I get to make a game of the year list too! This was a pretty big year for me, and I’ve got a lot to talk about, so strap in! Please don’t hate my choices.
Michael’s Top Five Other Stuff Of 2014
I’m going to say right off the bat that Only If is a terrible game and should not be on any other sane game of the year lists. I’m not counting it was one of the best games of the year at all. I am, however, counting as one of my best experiences of the year. You see, I had never heard of Only If until my friend randomly starting bringing it up in conversation. He told me how he had watched a video on the game and wanted to download it, since it was free on Steam. That somehow led to me watching him play it over Skype, and what came afterwards was… well, it was something. I watched in awe and slight horror as my friend went through poorly designed areas and baffling puzzles, until we got to a puzzle of which the solution featured the phrase, “Gotta get me some of that Sunny D.” This sentence made no more sense in context than it does out of context, and we continue to quote it to this day.
I had a similar experience with P.T., although that one was much more impressive as a video game than Only If. Because I don’t own a PS4, I had to take a backseat and once again watch my friends play through it on Skype. It was still just as terrifying watching it through a laggy stream as it would have been to play it, and it was a ton of fun helping my friends figure out the puzzles of what we now know as Silent Hills. Except for that last one. That last one kinda sucked.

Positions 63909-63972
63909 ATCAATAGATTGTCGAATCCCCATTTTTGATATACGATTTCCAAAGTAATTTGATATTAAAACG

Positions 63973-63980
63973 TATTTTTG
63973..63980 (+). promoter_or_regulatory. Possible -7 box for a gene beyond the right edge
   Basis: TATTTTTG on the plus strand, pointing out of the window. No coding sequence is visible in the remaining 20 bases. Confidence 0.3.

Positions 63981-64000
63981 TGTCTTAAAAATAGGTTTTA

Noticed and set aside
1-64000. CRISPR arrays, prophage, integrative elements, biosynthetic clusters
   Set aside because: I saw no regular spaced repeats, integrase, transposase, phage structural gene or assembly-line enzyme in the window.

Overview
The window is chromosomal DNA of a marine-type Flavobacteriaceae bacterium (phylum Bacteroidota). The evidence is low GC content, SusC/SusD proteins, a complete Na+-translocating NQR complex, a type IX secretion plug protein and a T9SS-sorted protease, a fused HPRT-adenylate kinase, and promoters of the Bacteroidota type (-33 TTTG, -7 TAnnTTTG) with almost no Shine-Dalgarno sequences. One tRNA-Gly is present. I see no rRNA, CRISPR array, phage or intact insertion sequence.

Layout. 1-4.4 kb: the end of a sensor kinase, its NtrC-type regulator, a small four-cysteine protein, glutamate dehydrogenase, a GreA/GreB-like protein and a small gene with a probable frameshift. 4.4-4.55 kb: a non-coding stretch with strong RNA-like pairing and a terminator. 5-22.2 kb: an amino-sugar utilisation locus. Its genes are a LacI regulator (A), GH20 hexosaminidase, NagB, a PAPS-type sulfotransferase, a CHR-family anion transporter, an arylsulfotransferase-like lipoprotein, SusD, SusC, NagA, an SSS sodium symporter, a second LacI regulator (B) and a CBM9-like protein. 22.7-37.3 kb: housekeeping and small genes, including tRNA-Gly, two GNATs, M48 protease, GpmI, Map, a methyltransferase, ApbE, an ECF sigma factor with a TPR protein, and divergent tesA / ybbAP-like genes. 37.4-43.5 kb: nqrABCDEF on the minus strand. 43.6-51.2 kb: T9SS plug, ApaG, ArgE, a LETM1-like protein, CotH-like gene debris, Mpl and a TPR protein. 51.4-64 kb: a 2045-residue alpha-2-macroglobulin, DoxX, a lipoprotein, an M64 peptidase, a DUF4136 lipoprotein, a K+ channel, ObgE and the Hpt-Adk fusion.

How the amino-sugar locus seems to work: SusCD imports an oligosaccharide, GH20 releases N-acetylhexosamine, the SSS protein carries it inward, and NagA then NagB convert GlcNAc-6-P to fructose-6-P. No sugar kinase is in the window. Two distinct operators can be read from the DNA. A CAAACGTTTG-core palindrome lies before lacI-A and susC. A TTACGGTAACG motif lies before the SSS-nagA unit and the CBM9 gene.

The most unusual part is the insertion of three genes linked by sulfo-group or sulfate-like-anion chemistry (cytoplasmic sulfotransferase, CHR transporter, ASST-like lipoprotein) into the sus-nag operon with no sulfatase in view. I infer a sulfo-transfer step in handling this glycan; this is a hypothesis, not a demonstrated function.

A huge leap in both location and education, I started my four-term college career this year. I decided to live on campus, and it was such a change of pace for me because I had never extensively been away from home until then. To be honest, I’m still not used to the idea, and I’m already six months in. I decided to major in theatre, which is just an absolute blast. Every class I’ve had so far has been extremely fun, and I can’t wait to see what’s in store for me over the next seven semesters.
I’m genuinely surprised at the amount of movies I watched this year. I’ve never been a stranger to the world of cinema, but I usually only go to a theater to see a movie maybe once or twice a year, and I only watch a handful of movies at home. But this year, I went to the theater a grand total of ten times, most of which were amazing movies. The best movie of the year, though, is obviously Guardians of the Galaxy. I think everyone knows that.